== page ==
Gina Crowther is the Outreach Services Coordinator at the Orion Township Public Library in Lake Orion, Michigan. She loves to share the world of games and geek with as many people as possible.
I started playing tabletop games with friends around 2007, and I attended my first GenCon (the best four days in gaming!) in August 2013 as a very casual gamer. My main enticement to attend GenCon was Trade Day, a day dedicated to the professional development of retailers, educators, and librarians. I’m a complete sucker for a day of professional development! It was at a workshop led by Beth Pintal from the Indianapolis Public Library that I learned about tabletop gaming in public libraries. During the rest of GenCon, I was exposed to the wide variety of tabletop games and the broad audience that they can reach and was completely inspired.
When I got back to work, I was eager to bring gaming to the Orion Township Public Library. I explained to my direct supervisor, the head of Adult Services, what I wanted to do and she gave me her approval to try. I scheduled our first game day for the following April as part of International TableTop Day 2014 and got to work. I had zero budget with which to work, so I did something that I think librarians are excellent at—I asked for help! I went through the list of game manufacturers that I saw at GenCon and reached out to them asking if they would be willing to donate games to a library. I emailed and called, explaining what I hoped to accomplish with their donations and I was overwhelmed with the responses I received. Within weeks boxes began to pour into our library full of donations! I had a great collection to start our tabletop gaming programs.
I also encouraged patrons to bring their own games to play with others at our Game Day events. I find that a lot of gamers have collections and really enjoy sharing their favorite games with others. This was a great idea as several patrons showed up to my first game day with plastic bins full of games to play! I also developed partnerships with a game store in the area and the local high school’s Game Club and Board Game Design Class. Both the store and the school have lent games to the library for use during our programs, allowing us to offer a broader selection of games each time.
We also asked our patrons to donate games to the library—with the caveat that they may not be added to the collection, in which case we would pass the donation on to the Friends of the Library. This was great, because although there were donations with missing pieces, we did receive some usable games.
The first Game Day program was very successful and I was given permission to ask the Friends of the Library for a small sum of money to help round out our collection. They gave me $300 to work with. I researched games and bargain shopped to find as many games as I could that I thought would appeal to our patrons. As our program has grown, each Game Day has been very successful, with many patrons returning each time and asking when the next one is!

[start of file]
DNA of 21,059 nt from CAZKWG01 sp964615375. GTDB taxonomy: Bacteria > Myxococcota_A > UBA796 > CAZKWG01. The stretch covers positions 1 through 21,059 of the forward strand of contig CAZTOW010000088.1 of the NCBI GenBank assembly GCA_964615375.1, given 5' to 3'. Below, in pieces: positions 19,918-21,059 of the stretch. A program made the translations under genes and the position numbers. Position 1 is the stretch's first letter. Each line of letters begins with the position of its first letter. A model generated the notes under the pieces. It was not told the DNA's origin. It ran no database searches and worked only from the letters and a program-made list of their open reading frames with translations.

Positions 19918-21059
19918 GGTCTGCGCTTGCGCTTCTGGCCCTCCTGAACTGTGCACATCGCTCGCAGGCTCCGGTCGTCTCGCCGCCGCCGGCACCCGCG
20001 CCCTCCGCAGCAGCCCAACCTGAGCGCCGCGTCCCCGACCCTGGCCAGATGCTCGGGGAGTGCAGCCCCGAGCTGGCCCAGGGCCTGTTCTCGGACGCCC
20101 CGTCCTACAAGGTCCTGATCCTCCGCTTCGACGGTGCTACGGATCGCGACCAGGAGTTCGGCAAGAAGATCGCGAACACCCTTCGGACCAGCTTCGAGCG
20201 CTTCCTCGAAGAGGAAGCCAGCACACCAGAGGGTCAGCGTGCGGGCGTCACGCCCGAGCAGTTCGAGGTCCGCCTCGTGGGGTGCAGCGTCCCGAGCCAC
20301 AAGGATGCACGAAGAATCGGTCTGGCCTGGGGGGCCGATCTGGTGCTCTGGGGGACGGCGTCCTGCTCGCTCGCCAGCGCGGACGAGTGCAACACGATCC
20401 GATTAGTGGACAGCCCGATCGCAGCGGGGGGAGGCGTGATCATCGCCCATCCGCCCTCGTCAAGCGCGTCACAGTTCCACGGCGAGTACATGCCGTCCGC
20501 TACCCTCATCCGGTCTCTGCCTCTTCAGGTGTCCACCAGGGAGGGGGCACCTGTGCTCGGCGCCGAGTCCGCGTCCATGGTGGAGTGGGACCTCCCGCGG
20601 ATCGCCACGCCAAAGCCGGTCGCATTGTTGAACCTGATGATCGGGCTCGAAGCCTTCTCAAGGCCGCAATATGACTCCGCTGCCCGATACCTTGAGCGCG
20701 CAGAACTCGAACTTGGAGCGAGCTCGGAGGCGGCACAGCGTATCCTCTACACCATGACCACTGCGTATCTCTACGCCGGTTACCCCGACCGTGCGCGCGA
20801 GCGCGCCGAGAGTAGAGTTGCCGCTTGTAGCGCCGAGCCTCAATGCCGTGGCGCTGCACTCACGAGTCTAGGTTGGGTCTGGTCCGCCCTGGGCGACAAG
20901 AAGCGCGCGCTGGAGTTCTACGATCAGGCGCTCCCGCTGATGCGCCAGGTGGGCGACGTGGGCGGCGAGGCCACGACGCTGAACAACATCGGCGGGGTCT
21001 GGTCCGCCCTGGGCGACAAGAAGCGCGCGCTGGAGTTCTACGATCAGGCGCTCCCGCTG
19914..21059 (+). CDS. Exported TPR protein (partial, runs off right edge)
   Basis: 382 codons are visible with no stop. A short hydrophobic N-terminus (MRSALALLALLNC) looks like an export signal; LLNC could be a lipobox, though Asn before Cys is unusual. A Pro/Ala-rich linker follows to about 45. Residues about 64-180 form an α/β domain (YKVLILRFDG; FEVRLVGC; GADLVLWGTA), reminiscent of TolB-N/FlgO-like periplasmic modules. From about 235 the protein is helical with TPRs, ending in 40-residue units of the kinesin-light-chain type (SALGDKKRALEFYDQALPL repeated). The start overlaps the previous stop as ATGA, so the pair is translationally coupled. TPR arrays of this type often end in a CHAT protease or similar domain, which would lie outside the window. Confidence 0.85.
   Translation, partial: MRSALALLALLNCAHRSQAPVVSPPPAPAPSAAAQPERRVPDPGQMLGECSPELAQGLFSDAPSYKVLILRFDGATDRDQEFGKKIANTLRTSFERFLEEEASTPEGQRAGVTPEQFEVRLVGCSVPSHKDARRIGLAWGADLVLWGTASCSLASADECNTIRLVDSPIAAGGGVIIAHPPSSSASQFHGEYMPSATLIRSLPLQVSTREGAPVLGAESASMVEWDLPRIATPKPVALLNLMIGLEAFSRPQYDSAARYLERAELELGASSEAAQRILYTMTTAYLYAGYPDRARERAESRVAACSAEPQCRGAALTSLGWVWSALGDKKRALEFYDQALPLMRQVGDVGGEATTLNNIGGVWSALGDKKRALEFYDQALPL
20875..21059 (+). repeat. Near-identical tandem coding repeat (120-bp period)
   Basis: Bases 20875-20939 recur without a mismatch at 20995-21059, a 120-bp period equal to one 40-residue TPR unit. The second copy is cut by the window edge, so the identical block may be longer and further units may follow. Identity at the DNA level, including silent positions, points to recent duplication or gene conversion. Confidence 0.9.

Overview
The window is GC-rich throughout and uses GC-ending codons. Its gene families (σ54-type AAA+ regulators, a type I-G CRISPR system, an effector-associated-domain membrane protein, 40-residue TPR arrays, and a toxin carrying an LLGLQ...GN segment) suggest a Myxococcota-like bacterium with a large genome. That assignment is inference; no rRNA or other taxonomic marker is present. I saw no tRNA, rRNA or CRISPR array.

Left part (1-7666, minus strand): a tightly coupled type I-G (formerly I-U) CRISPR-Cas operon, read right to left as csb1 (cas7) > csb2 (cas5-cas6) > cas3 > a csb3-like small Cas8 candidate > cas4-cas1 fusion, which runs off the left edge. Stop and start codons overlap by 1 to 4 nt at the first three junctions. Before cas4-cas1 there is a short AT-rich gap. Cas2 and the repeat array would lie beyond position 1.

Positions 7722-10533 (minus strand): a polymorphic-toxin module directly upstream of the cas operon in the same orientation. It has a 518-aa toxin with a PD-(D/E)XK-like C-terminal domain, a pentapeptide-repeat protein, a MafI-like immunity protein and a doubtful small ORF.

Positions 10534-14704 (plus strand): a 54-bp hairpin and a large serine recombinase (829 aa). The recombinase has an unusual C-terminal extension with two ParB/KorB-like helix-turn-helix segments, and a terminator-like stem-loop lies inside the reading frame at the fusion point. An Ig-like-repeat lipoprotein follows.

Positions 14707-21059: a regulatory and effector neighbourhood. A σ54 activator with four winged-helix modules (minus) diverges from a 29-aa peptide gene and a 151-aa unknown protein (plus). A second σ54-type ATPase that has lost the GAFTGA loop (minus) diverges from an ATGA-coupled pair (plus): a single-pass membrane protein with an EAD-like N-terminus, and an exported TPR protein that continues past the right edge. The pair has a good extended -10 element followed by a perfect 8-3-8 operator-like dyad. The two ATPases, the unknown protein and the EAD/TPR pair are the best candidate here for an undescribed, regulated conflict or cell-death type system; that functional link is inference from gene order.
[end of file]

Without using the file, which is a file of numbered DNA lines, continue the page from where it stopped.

Additionally, we had patrons asking to take games home so we decided to circulate a portion of our game collection. The best part of this was that I received a collection development budget in order to add games to our collection. With this money, I am focusing on adding games to the circulating collection. Occasionally I still add games to the non-circulating collection, especially if they are award winners but have a lot of complicated pieces (I’m looking at you Colt Express!). Over the past 3 years, I have accumulated 41 circulating games and 71 games for our non-circulating collection, all with spending less than $700!
Through all this, I keep asking for donations any chance I get. Attending conventions, big or small, and meeting game designers face-to-face is one of the best ways to get free games. I am blatant when it comes to doing this. I will walk up to a booth, hand over my business card, and basically say “Hi, I’m a librarian, we have game day programs and a circulating game collection; can I have free games?” And it works more often than not! I have even asked point-blank for the copy they were using to demo during the convention—and received it! But I also found that reaching out to companies via email and phone is just as effective. These companies want their games to be played and having them in libraries is great publicity. It can’t hurt to ask, the worst that can happen is someone will say “no.” But, from my experience, a lot more will say “yes.”